triumph and secure peace, will consign / our king, and affectionate attachment to oblivion and prioishment, merely to our country, will, in every circumon account of their religious tenets, stance, remain, as it has so long been, men, whose services she hesitated not true and unshaken. to accept, nay, scrupled not to solicit, | “7. That the thanks of the board of in the hour of doubtful and dangerous British catholics are most eminently war.

due, and are hereby unanimously and « 3. That to inflict deliberate punish gratefully given to right honourable the ment on innocent men, as it is contrary

ocent men, as it is contrary | earl Grey, right honourable the earl of to the highest moral law, so it can in Donoughmore, right honourable Wil. no case be consistent with the princi. liam Elliott, and right hou. Henry ples of a just and free government. Grattan, for their constant and able

" 4. That the laws now existing exertions in advocating our cause; and against the catholics of Great Britain, that the same be presented to them by a and which are pointed solely against deputation from this board. their religious tenets, are an infliction 1 * 8. That the thanks of the board of of continual punishment, not merely British catholics are also eminently due, as operating to prevent them by any and are hereby unanimously and grateexertions of their talents, or industry, fully given, to those other distinguishfrom pactaking of the emoluments, ored members of both houses of parliaadvantages of a government, to whose | ment who have supported our claims. support they contribute their full share,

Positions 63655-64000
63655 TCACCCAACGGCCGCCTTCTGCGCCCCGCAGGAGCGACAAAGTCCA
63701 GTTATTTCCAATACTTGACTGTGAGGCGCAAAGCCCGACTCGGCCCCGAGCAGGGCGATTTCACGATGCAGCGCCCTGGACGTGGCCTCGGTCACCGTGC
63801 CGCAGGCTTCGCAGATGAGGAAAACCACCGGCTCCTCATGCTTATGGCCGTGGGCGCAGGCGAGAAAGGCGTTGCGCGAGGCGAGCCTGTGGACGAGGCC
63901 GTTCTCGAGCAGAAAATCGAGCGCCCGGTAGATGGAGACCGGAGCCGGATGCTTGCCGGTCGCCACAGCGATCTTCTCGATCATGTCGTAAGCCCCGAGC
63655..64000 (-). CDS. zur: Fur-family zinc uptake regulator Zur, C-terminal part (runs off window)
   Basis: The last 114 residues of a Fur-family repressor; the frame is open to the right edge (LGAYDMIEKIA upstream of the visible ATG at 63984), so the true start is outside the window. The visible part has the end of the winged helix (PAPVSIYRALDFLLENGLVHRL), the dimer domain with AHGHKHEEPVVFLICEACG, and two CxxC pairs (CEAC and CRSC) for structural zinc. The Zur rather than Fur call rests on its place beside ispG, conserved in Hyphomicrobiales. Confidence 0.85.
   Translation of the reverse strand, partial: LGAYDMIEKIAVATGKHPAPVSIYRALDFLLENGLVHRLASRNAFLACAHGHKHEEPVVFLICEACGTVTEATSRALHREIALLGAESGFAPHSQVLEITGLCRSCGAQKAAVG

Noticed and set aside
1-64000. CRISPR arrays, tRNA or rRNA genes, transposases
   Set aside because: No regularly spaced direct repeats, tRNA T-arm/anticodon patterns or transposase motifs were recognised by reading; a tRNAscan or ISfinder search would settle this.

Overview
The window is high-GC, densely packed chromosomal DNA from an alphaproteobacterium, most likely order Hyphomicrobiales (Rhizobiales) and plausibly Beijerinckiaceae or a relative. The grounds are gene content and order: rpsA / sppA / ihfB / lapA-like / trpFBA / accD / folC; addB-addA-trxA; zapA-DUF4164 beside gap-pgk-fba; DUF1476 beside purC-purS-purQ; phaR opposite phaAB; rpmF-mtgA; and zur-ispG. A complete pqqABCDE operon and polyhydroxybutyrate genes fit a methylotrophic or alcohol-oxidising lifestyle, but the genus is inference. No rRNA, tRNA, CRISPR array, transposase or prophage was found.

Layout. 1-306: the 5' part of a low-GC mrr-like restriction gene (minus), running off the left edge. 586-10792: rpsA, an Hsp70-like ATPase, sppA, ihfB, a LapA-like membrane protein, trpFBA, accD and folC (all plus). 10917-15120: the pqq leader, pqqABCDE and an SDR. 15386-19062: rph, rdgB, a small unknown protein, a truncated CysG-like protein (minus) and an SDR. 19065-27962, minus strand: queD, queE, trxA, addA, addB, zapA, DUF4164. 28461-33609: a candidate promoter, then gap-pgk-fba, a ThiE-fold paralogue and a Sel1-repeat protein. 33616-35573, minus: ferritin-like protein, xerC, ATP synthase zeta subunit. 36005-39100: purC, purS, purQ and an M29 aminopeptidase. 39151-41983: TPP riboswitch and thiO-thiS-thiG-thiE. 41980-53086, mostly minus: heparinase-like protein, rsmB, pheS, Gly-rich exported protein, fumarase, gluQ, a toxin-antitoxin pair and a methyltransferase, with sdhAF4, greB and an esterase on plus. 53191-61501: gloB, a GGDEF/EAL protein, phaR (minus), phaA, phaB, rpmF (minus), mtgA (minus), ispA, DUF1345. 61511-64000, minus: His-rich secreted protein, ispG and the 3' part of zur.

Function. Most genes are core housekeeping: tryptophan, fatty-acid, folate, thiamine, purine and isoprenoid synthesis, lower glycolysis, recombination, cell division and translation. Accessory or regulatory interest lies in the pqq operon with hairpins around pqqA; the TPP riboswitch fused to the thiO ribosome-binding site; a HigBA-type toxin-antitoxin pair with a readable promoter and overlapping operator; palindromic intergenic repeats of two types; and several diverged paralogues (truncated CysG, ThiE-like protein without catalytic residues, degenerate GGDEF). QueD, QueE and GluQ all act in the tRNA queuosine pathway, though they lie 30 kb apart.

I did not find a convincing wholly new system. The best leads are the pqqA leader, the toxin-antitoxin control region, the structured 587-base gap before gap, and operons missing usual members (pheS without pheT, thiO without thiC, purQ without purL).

"NORFOLK, E. M. , but as constantly, though silently abus. | “ EDWARD JERNINGUAM, Sec." ing them in the esteem of their fellow

To the general propositions concitizens; and, in practice, depriving them even of those privileges, and de

tained in these resolutions I think grading them from that place in society (no possible objection can be started ; to which the letter of the law admits but it were much to be wished that them.

those who adopted them had exhi"5. That at this moment, when in bited a less equivocal desire of unitalmost every state of civilized Europe, ling their endeavours in the work of the difference of religious opinion is not considered a' ground of civil disabili

emancipation with those of the caties, when, in most of those realms tholics of Ireland, without which all where the religion of the state is catho- our efforts will be futile and of no lic, dissenters from the established avail. I do therefore regret, as the church are admitted to full enjoyment members of the British board found of their civil and social rights, and it necessary to appeal, in their sewhen no instance of any inconvenience cond resolution, to the unshaken has occurred from such equal partici. pation, but when, on the contrary, it

loyalty and heroic exertions of the has been uniformly found that prospe